Country Fare by Kym – 1986
This is a recipe book featuring British food from the 18th and 19th centuries but I must admit I am fascinated by the numerous illustrations
which are particularly intriguing as they don’t appear to have any relevance to the recipe on the facing page.
Nevertheless it’s a fascinating book although I’m not sure I would tackle any of the projects included. Country Fare is number 4 in the series.
A Herbal Legacy by N Culpeper – 1986
Nicholas Culpeper is famous for his book normally published as ‘Complete Herbal’ but as this is an abridged edition changing the title is to be expected. Originally published in 1652 the full book looks at all the medicinal herbs that an English physician would use in treating his patients at the time. The original title was ‘The English Physitian’ and Wikipedia has a list of all the plants he refers to.
Again like the Country Fare volume the illustrations appear to have strayed from their logical place. The drawing of St. Peter’s Wort is opposite a mixture for improving eyesight even though it isn’t used in the list of ingredients. There is also an apparent spelling mistake on this page as vervain (now commonly known as verbena) is spelt verrain. I chose this page though because it was all very herbal and vegan until ‘the liver of a goat chopped small’ suddenly appeared.
This is book number 3
Jack-A-Nory – 1987
A collection of nursery rhymes delightfully illustrated by Richard Pope, I love the loo of terror of Humpty’s face in the picture below. I’m guessing that the choice of a hare on the frontispiece refers to the Victorian tickling rhyme that is largely forgotten but goes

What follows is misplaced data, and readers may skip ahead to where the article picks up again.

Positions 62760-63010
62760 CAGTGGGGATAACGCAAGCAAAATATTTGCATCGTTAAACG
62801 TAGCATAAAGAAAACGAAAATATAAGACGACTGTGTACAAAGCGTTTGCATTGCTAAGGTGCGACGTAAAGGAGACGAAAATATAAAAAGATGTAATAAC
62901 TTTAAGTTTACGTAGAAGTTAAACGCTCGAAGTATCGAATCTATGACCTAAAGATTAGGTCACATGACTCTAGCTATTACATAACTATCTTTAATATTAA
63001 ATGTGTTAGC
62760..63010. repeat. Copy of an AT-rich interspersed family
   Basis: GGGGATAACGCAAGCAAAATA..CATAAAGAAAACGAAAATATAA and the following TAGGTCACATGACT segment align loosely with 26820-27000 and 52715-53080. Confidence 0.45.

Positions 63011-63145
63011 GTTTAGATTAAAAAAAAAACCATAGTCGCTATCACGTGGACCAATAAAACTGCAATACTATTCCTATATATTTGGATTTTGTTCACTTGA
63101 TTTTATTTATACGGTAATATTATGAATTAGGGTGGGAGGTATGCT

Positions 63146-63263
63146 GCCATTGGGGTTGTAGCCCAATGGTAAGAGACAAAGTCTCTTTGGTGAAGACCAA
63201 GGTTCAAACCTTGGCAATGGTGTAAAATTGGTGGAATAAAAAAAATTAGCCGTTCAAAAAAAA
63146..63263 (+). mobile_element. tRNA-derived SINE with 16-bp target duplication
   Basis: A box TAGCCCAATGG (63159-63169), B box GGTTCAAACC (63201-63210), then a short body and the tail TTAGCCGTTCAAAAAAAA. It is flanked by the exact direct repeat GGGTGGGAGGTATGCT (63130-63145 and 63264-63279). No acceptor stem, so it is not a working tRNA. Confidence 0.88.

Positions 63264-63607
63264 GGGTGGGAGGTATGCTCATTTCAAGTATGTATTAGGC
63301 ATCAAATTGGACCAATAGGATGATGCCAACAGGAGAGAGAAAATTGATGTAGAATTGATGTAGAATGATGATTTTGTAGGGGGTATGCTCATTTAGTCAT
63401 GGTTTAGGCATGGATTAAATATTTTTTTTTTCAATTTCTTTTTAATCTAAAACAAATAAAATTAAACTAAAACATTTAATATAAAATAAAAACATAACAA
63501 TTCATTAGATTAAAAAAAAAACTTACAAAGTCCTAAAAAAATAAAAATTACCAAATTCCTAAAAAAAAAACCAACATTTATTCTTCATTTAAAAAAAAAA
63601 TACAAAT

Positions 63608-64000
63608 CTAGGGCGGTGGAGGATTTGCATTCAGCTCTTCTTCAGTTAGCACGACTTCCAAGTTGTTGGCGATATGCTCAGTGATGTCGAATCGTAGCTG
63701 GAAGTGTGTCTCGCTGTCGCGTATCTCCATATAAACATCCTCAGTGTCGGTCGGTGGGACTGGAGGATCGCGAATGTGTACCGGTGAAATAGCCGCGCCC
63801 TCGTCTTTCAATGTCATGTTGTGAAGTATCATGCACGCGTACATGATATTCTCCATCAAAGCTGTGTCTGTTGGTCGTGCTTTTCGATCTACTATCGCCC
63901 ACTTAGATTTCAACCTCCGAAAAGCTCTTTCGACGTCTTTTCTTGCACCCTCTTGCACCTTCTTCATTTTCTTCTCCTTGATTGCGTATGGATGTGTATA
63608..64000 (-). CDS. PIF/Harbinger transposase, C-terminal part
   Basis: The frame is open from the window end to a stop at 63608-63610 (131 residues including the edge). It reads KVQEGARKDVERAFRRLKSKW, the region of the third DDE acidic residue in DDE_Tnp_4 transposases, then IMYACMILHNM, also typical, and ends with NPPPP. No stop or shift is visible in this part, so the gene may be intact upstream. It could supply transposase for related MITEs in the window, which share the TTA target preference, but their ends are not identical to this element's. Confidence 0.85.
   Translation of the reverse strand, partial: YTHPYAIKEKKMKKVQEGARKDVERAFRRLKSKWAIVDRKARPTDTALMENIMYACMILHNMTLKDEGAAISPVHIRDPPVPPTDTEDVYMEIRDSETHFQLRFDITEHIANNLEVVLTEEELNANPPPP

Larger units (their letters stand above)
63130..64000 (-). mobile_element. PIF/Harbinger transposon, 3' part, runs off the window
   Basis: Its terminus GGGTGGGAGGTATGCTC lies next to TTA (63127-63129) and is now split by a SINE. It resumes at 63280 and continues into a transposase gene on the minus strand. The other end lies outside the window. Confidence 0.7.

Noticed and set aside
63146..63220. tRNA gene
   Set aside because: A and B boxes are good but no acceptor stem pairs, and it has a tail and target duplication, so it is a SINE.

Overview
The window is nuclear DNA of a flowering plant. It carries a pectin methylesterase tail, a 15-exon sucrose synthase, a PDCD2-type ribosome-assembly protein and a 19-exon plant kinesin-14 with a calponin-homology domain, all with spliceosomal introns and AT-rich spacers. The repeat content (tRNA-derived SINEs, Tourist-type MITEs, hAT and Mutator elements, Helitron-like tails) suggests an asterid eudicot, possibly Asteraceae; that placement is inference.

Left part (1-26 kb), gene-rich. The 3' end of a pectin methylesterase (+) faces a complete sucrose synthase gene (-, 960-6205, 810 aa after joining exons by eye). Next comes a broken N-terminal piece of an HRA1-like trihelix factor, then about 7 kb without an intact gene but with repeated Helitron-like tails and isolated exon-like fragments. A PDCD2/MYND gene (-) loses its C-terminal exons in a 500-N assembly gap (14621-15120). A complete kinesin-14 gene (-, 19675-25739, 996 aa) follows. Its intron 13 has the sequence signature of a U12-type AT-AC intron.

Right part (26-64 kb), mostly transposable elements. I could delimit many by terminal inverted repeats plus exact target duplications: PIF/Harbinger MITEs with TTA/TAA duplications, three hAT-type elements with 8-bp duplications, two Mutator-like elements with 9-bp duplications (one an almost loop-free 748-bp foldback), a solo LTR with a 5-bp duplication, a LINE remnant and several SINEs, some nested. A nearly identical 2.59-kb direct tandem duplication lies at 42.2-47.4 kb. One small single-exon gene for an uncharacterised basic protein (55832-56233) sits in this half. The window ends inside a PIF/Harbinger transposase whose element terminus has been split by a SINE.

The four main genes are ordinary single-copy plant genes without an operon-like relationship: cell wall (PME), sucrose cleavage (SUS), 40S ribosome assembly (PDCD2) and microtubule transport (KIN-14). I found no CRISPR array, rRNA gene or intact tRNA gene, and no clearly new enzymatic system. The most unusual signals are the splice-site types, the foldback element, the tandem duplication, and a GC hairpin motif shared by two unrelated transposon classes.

Round about, round about,
Runs the little hare,
First it runs that way,
Then it runs up there.
This is book number 8.
Restoring a Doll’s House by Jean Nisbett- 1989
And so we are back to the first book I showed the inside of and the most recent title in my little library of Lilliput Press books. This is actually quite a detailed and well researched book although unlike the other volumes I have the only illustration is the frontispiece of a doll’s shop rather than a more usual doll’s house.
It would certainly be possible to restore, or even build from scratch, a doll’s house from the information in this tiny book. The one time I have worked on a roof for a doll’s house I used individually cut pieces of card to represent the tiles and it took a long time to get anywhere, maybe I should have read this first and used the ‘strip method’. This is book 10 according to the price list.
One thing you will have noticed, and the reason why I mentioned the number each time, is that the date given in the book seems out of sync with the numbering system given in the October 2001 catalogue, Culpeper for instance is number 3 but is dated 1987, five years later than British Butterflies which is numbered 9. This is presumably not just a later renumbering as the same sequence is found on the old website dated 1998 although obviously the list of titles is shorter there. It would be interesting to find out the reason but I doubt I ever will. I have been in contact with Tim Sheppard and he confirmed that the press is no longer operational but I didn’t notice the odd numbering issue until I came to write this blog entry.